Goodbye, Old Friend: The Mazda RX-8 is Canceled

It was a car in a class of one, and now it becomes a class of zero: Mazda has officially canceled the RX-8 after sales of the sports car have plummeted in the years following its release.
The RX-8, which was released in 2003, was the only rotary-powered car on the market between 2003 and its demise this week. Using a 1.3-liter, twin-rotor Renesis engine, it produced 232 hp and had rear-wheel drive, which made it a joy to drive back when we first tested it.
The car was, admittedly a little bit of a trade-off: it had more than enough power and low weight, but it required plenty of revs, had comparatively low torque figures, and gained a reputation for drinking fuel quickly and burning oil. Still, Mazda sold 23,690 in 2004 alone.
As years went on these figures dropped – last year, sales were down by nearly one-half to 1,134 units.
With upcoming European emissions regulations strangling the rotary engine (it’s no longer sold there, either) and Mazda’s new focus being its SkyActiv fuel-efficient engines, it looks like the RX-8, and its rotary heart, are gone.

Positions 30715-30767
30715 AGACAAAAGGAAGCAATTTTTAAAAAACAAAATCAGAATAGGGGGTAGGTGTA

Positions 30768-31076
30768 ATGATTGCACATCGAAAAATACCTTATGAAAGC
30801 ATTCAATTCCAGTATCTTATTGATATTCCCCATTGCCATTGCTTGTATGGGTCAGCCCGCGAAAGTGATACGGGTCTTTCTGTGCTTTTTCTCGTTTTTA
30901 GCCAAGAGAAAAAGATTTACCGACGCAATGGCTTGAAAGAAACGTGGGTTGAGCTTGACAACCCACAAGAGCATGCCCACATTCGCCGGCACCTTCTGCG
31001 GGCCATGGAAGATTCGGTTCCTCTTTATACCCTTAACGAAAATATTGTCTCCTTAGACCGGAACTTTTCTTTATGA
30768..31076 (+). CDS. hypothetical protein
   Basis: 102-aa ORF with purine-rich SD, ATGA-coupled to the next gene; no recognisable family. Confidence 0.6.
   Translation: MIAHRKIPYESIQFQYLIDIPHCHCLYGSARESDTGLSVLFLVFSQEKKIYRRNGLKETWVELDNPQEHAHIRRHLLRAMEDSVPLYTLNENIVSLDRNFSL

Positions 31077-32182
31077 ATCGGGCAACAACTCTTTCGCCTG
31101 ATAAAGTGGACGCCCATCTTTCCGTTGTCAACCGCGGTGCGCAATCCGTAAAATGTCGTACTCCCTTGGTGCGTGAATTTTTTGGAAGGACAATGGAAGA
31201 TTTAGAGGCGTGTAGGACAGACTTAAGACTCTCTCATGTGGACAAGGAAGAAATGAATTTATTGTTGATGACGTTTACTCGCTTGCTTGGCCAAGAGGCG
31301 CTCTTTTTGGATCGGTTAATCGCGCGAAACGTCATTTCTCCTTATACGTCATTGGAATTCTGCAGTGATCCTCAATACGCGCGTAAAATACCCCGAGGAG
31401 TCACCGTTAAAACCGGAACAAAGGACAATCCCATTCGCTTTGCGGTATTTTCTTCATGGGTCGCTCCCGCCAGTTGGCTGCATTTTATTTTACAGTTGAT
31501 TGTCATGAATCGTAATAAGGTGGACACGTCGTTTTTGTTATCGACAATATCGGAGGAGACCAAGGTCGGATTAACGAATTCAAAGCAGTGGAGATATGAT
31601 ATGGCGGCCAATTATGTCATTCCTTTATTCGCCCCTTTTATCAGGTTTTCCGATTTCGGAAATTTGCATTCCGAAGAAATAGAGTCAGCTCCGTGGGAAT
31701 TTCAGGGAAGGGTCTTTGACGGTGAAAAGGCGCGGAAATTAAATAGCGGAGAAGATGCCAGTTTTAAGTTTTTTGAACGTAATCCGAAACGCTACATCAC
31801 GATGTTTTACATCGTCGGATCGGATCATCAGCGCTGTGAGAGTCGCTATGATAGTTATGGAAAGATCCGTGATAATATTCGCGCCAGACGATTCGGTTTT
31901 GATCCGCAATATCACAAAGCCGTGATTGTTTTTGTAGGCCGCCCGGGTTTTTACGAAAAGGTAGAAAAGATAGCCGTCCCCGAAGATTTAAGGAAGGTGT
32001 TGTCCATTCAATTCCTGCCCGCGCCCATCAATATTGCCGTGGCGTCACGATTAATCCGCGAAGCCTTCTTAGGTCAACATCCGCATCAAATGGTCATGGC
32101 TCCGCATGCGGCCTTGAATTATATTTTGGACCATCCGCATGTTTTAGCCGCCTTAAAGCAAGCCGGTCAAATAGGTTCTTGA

Gone, that is, for a little while. Keen watchers will remember that the RX-7’s demise in 1995 was followed with the RX-8’s debut in 2003, and Automotive News reports that there still may be plans for a 1.6-liter rotary engine, codenamed 16X, to be slotted into an upcoming car.
In the meantime, Mazda’s sportiest offering is now the MX-5. As we’ve reported time and time again, Mazda’s Zoom Zoom philosophy couldn’t have a better acolyte.
Source: Automotive News

We’ve Temporarily Removed Comments

As part of our ongoing efforts to make better, faster, and easier for you to use, we’ve temporarily removed comments as well as the ability to comment. We’re testing and reviewing options to possibly bring comments back. As always, thanks for reading

Buying Guide
Powered by Motortrend

2011 Mazda RX-8

MSRP $32,960 Grand Touring (Auto) Coupe


16 City / 23 Hwy

Horse Power:

212 @ 7500


159 @ 5500